Friday, April 30, 2010

Cochrane, Booth School: Too big to fail is the key to 'crisis'

We are left with only one plausible explanation for why
Lehman’s failure could have had such wide-ranging effect:
After the Bear Stearns bailout earlier in the year, markets
came to the conclusion that investment banks and bank
holding companies were “too big to fail” and would be bailed
out. But when the government did not bail out Lehman, and
in fact said it lacked the legal authority to do so, everyone
reassessed that expectation. “Maybe the government will not,
or cannot, bail out Citigroup?” Suddenly, it made perfect
sense to run like mad...

Once everyone expects a bailout, government has to provide
it or else chaos will result.Obviously, in this view there is nothing
inherently “systemic” about the behavior of Lehman
Brothers or other large banks.What is systemic is the expectation
of a bailout. The policy question is simply how to
escape this horrible moral-hazard trap.

The tarp mess did not help. Federal Reserve Chairman
Ben Bernanke, Treasury Secretary Henry Paulson, and
President Bush got on television and said, basically, “The
financial system is about to collapse. We are in danger of an
economic calamity worse than the Great Depression. We
need $700 billion, and we won’t tell you what we’re going to
do with it. If you need a hint, we justmade it illegal to shortsell
bank stocks.”

These speeches should be remembered as a case study in
how to start a financial crisis, not how to relieve one....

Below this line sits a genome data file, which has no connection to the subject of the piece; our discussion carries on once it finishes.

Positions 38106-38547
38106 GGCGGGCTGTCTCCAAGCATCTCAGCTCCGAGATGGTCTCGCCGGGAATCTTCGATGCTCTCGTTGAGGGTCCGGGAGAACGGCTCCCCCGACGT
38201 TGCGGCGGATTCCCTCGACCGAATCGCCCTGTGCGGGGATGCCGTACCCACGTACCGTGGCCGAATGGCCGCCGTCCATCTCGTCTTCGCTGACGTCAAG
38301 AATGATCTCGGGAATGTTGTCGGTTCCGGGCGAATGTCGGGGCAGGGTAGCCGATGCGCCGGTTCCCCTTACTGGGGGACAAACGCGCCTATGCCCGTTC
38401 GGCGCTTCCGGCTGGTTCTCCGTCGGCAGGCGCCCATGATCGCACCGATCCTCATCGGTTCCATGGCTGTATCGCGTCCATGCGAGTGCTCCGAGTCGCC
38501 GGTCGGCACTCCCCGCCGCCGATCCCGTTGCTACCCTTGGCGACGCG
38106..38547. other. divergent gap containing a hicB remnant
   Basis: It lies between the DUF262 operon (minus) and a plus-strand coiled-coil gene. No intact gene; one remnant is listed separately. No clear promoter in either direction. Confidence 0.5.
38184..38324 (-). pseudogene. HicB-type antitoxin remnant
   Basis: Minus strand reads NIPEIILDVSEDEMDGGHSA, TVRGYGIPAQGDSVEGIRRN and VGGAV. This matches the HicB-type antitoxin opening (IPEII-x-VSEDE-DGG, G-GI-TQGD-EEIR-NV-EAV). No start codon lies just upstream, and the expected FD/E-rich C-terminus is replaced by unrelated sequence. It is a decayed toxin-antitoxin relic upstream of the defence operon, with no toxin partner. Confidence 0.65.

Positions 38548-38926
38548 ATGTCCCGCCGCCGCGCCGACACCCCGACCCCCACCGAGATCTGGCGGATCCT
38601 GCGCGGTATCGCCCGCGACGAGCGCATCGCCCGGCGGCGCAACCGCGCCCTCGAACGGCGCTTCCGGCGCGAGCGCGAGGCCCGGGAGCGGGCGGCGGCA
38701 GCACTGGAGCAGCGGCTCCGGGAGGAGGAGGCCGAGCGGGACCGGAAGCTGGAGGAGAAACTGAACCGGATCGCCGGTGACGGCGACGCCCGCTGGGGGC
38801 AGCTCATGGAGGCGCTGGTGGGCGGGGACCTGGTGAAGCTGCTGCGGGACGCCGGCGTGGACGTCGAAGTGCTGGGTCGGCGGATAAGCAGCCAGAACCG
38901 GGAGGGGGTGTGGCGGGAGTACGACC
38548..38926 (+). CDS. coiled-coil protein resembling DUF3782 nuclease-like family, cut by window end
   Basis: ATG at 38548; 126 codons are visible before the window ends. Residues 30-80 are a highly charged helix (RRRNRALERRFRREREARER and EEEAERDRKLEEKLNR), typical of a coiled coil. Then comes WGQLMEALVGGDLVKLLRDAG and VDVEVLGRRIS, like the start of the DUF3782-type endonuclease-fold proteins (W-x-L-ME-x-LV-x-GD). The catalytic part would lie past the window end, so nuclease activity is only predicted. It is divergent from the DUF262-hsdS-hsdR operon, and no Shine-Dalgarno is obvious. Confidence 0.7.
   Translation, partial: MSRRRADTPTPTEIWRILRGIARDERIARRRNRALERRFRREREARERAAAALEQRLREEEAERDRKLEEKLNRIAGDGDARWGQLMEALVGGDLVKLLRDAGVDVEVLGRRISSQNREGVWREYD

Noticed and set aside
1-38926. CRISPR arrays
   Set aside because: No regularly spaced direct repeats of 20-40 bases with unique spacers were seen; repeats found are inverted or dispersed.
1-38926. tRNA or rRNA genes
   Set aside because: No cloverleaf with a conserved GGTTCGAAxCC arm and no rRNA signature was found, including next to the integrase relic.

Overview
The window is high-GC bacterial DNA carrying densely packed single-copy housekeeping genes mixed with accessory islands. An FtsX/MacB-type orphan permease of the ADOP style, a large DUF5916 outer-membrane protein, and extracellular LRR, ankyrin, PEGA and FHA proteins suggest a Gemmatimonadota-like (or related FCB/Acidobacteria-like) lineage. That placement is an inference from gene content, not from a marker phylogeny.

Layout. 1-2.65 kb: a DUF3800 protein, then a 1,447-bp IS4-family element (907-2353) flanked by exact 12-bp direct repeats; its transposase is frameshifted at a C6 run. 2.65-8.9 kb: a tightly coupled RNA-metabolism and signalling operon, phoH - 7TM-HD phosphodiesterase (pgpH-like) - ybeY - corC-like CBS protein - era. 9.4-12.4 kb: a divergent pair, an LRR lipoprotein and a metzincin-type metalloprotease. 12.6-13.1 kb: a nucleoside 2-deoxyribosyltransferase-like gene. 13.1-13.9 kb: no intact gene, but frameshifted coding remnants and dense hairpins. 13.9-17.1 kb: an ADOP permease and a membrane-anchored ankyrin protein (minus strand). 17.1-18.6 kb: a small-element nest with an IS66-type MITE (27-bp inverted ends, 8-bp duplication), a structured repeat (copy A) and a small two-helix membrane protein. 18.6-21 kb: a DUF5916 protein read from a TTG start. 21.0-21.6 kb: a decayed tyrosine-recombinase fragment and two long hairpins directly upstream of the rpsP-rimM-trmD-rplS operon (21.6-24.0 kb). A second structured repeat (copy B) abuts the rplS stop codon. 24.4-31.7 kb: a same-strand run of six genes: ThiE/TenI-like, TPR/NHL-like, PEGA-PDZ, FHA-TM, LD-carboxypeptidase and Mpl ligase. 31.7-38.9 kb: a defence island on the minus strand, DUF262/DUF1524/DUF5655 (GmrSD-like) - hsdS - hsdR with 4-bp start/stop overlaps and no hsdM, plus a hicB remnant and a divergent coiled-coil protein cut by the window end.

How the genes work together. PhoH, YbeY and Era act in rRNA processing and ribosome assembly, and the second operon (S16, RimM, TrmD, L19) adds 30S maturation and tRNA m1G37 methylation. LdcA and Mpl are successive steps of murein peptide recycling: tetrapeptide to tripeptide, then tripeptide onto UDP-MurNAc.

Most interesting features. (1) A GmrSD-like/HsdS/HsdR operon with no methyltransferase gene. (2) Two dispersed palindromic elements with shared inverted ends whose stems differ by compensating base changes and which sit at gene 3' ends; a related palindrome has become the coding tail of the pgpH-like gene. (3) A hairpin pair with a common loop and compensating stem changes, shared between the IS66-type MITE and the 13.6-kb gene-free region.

Tett, Garnham: the carry trade

The carry trade has been “one of the principal methods in which debtor nations have been able to recycle their deficits over the past 40 years”, says Neil Record of Record Currency Management, a specialist adviser. “Surplus countries have historically offered their citizens lower short-term interest rates than deficit countries, and this has encouraged these citizens to seek higher returns – and therefore investment risk – elsewhere.”

... central banks loosened monetary policy to tackle the global financial crisis, some investors have used this cheap, short-term funding to make big bets on higher-yielding assets, ranging from Brazilian shares to American mortgage bonds...

Mr Lee thinks many of the investors he tracks have switched out of yen carry trades into the dollar in the past couple of years. He calculates that there are some $500bn-$750bn of dollar-based carry trades in the global financial system, plus $250bn-odd funded in other currencies.

Others have even bigger estimates. “To me the big risk this year is the dollar carry trade,” Zhu Min, deputy governor of the People’s Bank of China, said recently, adding that there was now a real risk of a violent unwinding. “It is a massive issue. Estimates are that the dollar carry trade is $1,500bn – which is much bigger than Japan’s carry trade was.”